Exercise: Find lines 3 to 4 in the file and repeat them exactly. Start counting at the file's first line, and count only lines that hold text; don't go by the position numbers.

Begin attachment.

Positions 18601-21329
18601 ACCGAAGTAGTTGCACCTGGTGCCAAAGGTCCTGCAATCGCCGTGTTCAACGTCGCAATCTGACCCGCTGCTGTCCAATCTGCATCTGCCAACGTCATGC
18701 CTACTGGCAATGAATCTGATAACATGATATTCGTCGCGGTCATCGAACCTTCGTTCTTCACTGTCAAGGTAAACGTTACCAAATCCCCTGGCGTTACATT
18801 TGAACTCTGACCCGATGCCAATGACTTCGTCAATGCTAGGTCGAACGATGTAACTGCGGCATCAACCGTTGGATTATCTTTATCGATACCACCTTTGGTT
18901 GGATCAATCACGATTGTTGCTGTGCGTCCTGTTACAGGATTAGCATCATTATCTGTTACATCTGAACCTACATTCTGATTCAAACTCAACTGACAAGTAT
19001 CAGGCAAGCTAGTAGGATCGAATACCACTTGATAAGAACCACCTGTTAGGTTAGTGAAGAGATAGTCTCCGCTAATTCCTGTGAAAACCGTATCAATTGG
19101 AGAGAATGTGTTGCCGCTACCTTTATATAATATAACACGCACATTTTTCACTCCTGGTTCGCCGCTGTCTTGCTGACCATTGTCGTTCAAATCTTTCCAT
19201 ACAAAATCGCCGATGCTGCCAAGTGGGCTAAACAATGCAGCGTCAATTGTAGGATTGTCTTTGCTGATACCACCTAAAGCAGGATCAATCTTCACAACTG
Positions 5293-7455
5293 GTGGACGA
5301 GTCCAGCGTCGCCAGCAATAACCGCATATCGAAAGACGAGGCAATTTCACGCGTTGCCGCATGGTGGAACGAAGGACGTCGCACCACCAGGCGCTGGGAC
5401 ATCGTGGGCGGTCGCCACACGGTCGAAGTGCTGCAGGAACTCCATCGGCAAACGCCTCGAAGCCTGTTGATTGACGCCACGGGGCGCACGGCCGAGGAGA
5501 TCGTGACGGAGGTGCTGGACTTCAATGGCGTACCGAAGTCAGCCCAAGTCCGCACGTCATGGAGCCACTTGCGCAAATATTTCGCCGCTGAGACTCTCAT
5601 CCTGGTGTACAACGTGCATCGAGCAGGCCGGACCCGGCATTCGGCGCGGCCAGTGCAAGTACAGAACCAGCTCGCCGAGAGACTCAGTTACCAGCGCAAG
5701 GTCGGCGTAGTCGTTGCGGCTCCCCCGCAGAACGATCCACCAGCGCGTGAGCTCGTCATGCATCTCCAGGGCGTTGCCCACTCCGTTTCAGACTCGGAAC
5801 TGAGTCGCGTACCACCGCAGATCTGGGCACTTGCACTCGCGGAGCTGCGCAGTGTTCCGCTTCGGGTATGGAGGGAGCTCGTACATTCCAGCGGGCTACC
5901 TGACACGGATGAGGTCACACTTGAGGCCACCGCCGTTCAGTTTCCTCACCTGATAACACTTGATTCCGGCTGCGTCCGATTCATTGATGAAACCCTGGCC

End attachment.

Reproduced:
18701 CTACTGGCAATGAATCTGATAACATGATATTCGTCGCGGTCATCGAACCTTCGTTCTTCACTGTCAAGGTAAACGTTACCAAATCCCCTGGCGTTACATT
18801 TGAACTCTGACCCGATGCCAATGACTTCGTCAATGCTAGGTCGAACGATGTAACTGCGGCATCAACCGTTGGATTATCTTTATCGATACCACCTTTGGTT